EBERTFEST: Finale and thoughts
I have been busy catching up on life post-fest, emails, and sleep. I have also been putting off writing because to do so would be to admit that this amazing journey is really over, and I’m not quite ready to do that yet.
But I will. Like all good things they must progress and move on. It doesn’t mean that they weren’t precious in the moments that they occupied. It doesn’t mean that they fade into oblivion as we flow past. It only means that in the strange, serendipitous planes of time and space when me, you, and they did intersect, that in those brief moments, something changed for the better. That change permeates us, and carries us forward.
As said in the book “Rumi: The Book of Love” given to me by a dear friend: In each human being there is a meeting with the divine. That intersection is the heart.
Fair warning: the films are broken down by days, then Steak n’Shake, then final thoughts. Grab a drink.
The third day started early for the Far-Flung Correspondents (FFCs) as our panel, “Global Web of Film Lovers,” was in the morning. We had no preparation and all agreed that it is best if we just spoke from our personal experiences on the spot. The hour and a half flew by. We talked about films, cultures, internet, writing, and how all these topics intersect in our modern day society, in front of a full audience and being streamed live worldwide. I was surprised and honored to learn during and afterward that David Bordwell, Charlie Kaufman, Jim Emerson, amongst others all took the time to attend. Most of it was a blur for me. Roger told me after that it was a great success. You can watch the panel in full here.
Following the panel was Departures (2008). I watched this film for the first time in a small arthouse theater in Toronto that has since been closed, chest heaving with sobs through more than half the frames with everyone else in the showing. It was the movie that most emotionally devastated me, ever. Despite preparation, it was not any easier this time around and I had to clean myself up in the bathroom before going on the stage to do Q&A with director Yojiro Takita, Michael Mirasol, and the prolific David Bordwell.
This film, to me, is about death, but also about the living. Its emotional impact comes from not just focusing on the deaths, which would make it a hopelessly depressing film, but to use death as an opportunity, a gateway, for the living to reflect on their lives. It is a film of redemption and hope, which I saw much more clearly the second time around. During the Q&A, Mr. Takita confirmed that the whole time he was making the film, he was making it for the living. Mr. Takita also revealed that he asked the actors who played the dead what kind of funerals they would like to have, and incorporated those ideas into the plot. There are many tokens used in this film that carry significant emotional payoffs, including a yellow scarf and a stone, which is attached to a most beautiful story.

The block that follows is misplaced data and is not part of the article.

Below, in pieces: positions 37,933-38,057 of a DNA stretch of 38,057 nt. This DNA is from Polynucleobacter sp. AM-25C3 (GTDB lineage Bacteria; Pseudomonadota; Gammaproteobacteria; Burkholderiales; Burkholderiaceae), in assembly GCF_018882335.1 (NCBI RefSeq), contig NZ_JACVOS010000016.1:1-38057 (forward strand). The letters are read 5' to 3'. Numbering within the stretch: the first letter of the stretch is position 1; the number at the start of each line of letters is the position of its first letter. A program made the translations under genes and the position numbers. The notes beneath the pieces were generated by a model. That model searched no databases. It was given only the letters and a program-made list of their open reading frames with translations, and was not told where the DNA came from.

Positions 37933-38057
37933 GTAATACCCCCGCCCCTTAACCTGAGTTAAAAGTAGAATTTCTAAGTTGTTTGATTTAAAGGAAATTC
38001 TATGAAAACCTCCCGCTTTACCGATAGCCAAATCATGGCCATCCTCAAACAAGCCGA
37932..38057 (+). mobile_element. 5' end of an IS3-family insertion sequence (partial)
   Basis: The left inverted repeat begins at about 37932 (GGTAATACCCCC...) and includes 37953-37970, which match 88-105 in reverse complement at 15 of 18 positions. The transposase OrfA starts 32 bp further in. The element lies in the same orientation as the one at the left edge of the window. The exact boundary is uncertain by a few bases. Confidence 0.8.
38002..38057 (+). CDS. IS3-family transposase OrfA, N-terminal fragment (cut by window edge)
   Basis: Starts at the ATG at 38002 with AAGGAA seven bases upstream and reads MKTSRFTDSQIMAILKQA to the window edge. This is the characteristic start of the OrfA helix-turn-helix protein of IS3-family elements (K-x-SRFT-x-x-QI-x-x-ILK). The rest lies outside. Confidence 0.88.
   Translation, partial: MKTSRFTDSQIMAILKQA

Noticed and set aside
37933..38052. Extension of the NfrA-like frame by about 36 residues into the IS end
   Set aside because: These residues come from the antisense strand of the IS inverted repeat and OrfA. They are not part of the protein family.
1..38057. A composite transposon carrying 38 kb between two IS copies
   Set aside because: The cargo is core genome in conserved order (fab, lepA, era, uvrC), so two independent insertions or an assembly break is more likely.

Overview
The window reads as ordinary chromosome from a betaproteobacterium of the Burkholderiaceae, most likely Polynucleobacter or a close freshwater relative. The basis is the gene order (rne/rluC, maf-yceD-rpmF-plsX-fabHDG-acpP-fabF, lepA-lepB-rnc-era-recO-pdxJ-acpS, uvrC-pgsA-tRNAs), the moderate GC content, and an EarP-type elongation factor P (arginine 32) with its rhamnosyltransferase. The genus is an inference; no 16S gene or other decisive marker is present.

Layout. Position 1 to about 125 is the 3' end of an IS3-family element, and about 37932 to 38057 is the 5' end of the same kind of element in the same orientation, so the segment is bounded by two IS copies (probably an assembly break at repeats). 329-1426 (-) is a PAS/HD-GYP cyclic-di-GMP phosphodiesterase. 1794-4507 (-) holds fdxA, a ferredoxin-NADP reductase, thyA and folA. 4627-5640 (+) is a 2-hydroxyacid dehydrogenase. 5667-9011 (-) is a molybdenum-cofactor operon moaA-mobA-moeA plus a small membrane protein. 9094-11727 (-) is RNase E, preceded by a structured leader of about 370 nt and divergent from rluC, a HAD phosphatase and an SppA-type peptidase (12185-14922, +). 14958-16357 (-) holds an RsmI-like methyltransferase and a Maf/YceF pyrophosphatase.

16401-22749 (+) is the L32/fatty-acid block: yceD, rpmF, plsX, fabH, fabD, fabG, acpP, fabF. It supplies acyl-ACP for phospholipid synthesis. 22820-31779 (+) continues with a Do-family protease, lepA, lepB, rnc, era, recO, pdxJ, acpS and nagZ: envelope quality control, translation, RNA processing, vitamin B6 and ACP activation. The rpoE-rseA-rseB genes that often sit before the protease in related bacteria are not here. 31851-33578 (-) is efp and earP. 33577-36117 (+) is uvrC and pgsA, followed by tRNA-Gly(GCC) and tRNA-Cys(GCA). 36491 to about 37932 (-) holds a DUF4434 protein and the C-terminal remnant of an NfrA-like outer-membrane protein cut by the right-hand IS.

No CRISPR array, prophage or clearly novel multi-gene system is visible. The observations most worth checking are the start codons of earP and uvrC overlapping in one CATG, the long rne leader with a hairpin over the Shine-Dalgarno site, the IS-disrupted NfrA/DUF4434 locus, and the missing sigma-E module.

The audience was tremendously warm and receptive in this Q&A, probably more than any other at the festival, and many took the chance to thank Mr. Takita for the film. One particular man revealed that he is a funeral director and relates deeply to the film, and thanked Mr. Takita for portraying his profession so gracefully. It was a heartfelt moment. Mr. Takita ended off the Q&A with a hilarious line from the film which, well, you have to see it to believe it. The whole Q&A is archived here.
The next film is Man With a Movie Camera (1929), an experimental silent documentary, directed by Russian director Dziga Vertof. The film is accompanied by The Alloy Orchestra, a three man musical ensemble who write and perform live accompaniment to classic silent films. In my opinion, all silent films should be seen on the big screen with a live orchestra, period. It is an absolute treat – both an audio and visual feast. The film is dazzling in its own right – in gorgeous black and white, it employs no particular characters, plots, or dialogue. It is a series of images that dance with the freedom and agility of a hare. Vertof joyfully experiments with speed, cut, framing, angles, and even the direction the film is played (some footage are played backwards). It is this agility that makes the film uniquely enjoyable – if you can let go the impulse to analyze. Let the freeze frames, extreme close-ups, tracking shots, split screens, stop motion, fast motion, jump shots engulf you, and just let your mind wander. That’s what I did. I don’t particularly remember any one frame of the film, or much of what happened. I knew it was about Soviet workers and their every day life, and that there was a lot of chaos, and an eerie beauty, and a weariness that is ordinary but endearing, and I enjoyed it all. I am afraid to recommend seeing this film alone without a live orchestra simply because it was so good seeing it with an orchestra. If you ever have the chance to do so, do not pass it up.